Editor’s Note: Guest author Catharine Bramkamp is a popular author/award winning poet/ podcaster/ champion of Newbie Writers everywhere. She is a successful writing coach and author of a dozen books including the Real Estate Diva Mysteries series, The Future Girls series (Eternal Press) and editor of the Redwood poetry collection, And the Beats Go On. Her new book, Future Gold, just released July 1.
I think of my husband as the Star. Not that he is the sun around which I revolve, he is a star in that sometimes he needs to chill in his own trailer. He is my main man, the community in my property. As the designated Star, he cannot do everything in the movie of our life.
And as the Star, my husband has the option to either do his own stunts or not. He is brilliant as home repairs, landscaping, painting, moving and creating piles of small branches from large trees. But there are a few dangerous activities where he absolutely needs a stunt: road repair and performance art come immediately to mind.
I admire partners who do their own stunts – these brave men and women dress appropriately for the formal wedding of the second cousin, they eschew the final game of pick-any-sport to accompany their life partner to that class in Hindu basket weaving. They are the loyal season ticket holders surreptitiously opening a packet of hard candies during the eleventh trombone solo at the symphony because it gives them something to do. They are the quiet nappers during the dance of the Sugar Plum Fairy.
My own Star husband determined, early on in our marriage, that he was too important to do his own stunts or work beyond his natural tolerances. We needed a double.
Many Stars do.
For instance, you probably signed and dated your contract with the Star before he or she revealed that contrary to a few random and infrequent courting rituals, they don’t really dance. Not even sort of dance. Which means that your loved one was either was very good at subterfuge, or you were drinking too much at the time. No matter. For example, even after carefully editing the wedding video so it looks as if the groom was dancing, but it was really the bride vigorously switching her long skirts around his inert legs, it was clearly hopeless. But, if you were like me, and you liked to dance, but your loved one suddenly developed a trick knee that flared up during the first bars of the Chicken Dance; you need a Stunt.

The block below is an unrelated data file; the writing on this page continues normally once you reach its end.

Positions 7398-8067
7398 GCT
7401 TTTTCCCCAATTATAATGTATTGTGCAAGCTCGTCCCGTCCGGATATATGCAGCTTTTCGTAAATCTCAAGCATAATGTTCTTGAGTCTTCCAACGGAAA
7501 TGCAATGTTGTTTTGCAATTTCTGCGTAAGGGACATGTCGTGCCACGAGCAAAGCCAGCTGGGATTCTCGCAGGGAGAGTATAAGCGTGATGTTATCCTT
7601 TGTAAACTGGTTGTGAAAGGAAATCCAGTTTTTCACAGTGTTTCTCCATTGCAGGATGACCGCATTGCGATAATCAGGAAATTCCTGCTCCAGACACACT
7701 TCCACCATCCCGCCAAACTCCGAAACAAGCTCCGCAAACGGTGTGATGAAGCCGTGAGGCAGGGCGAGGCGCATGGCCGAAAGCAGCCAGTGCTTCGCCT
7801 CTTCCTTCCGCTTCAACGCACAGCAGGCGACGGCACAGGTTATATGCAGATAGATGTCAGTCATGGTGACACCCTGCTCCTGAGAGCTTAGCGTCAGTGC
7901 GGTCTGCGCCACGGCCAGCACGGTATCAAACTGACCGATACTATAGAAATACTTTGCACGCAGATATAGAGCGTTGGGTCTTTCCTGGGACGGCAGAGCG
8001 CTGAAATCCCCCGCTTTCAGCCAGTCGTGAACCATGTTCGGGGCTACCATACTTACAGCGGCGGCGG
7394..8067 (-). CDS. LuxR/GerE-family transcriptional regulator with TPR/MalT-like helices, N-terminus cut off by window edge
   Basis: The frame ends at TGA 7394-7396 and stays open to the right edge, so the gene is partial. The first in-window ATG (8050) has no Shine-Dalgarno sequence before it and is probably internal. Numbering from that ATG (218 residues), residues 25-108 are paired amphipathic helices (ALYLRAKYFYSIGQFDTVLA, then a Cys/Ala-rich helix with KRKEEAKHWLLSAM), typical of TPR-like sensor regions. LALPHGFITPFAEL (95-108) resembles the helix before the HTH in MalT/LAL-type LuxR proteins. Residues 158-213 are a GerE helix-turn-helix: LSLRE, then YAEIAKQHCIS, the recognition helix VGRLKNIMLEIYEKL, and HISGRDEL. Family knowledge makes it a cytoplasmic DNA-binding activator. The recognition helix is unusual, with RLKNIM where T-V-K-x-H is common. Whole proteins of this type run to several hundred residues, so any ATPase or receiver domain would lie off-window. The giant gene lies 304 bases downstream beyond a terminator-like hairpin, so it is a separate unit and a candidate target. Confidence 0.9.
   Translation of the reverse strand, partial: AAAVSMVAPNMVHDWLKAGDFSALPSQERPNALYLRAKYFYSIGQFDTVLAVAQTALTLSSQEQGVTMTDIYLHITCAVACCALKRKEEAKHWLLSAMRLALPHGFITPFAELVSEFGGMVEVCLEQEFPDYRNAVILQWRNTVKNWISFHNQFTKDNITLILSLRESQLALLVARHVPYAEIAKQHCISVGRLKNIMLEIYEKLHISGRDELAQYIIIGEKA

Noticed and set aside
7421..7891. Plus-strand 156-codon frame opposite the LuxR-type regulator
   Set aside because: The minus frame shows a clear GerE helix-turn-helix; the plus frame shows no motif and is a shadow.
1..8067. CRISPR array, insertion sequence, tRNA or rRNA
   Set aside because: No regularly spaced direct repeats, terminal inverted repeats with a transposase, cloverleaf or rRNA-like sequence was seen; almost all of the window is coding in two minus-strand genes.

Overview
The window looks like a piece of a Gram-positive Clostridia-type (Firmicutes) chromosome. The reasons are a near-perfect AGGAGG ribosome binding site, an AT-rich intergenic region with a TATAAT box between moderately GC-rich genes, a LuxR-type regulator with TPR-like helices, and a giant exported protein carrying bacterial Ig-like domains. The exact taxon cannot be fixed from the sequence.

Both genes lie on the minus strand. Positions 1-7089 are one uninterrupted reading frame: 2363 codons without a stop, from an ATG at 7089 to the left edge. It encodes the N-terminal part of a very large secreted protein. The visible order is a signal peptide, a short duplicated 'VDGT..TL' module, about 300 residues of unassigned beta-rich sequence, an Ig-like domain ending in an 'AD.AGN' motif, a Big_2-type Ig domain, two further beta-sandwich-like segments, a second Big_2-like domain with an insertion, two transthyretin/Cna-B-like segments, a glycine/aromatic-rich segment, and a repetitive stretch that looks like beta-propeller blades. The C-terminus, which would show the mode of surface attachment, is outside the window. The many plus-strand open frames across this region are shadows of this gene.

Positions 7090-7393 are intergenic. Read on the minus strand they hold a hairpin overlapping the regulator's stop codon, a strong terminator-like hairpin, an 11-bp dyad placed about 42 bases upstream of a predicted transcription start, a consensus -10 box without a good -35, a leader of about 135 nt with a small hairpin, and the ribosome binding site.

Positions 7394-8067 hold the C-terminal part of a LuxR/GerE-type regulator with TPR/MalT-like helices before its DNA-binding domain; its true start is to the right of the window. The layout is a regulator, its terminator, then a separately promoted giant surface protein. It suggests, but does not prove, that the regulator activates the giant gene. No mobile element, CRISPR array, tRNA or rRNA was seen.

Back in the day, it used to be crucial to have a date for a wedding, even if you were married and your permanent date was “working”. What many women discovered was the best Stunts are unattached brothers-in-law. The best Stunts in that category are gay brothers-in-law, and when they find their own Stars, the sister in law now has two men to dance with, bonus, they dance divinely and notice your shoes. Most Star husbands look upon this missed opportunity to do the Chicken Dance with great serenity. Saved from certain tragedy on the dance floor, the Star sits on the sidelines, smiles for the photographer and drinks another martini while the stunt double steps in and steps out. Or he happily watches the video later.
Under what I consider false advertising, my current husband once trailed behind me through the Vatican Museum. He made appropriate comments about the collection, admired the Sistine Chapel and I believed it was a day well spent. Thinking this was a promising trend, I hauled him into the Louvre where he lasted just long enough to see both the Mona Lisa and Venus De Milo with the Winged Victory of Samothrace sandwiched between, but that, apparently, was that. In a flash of inspiration, he claimed that he couldn’t possibly walk though the De Young with me for fear of being crushed under a giant Calder. Too dangerous, you must get a Stunt.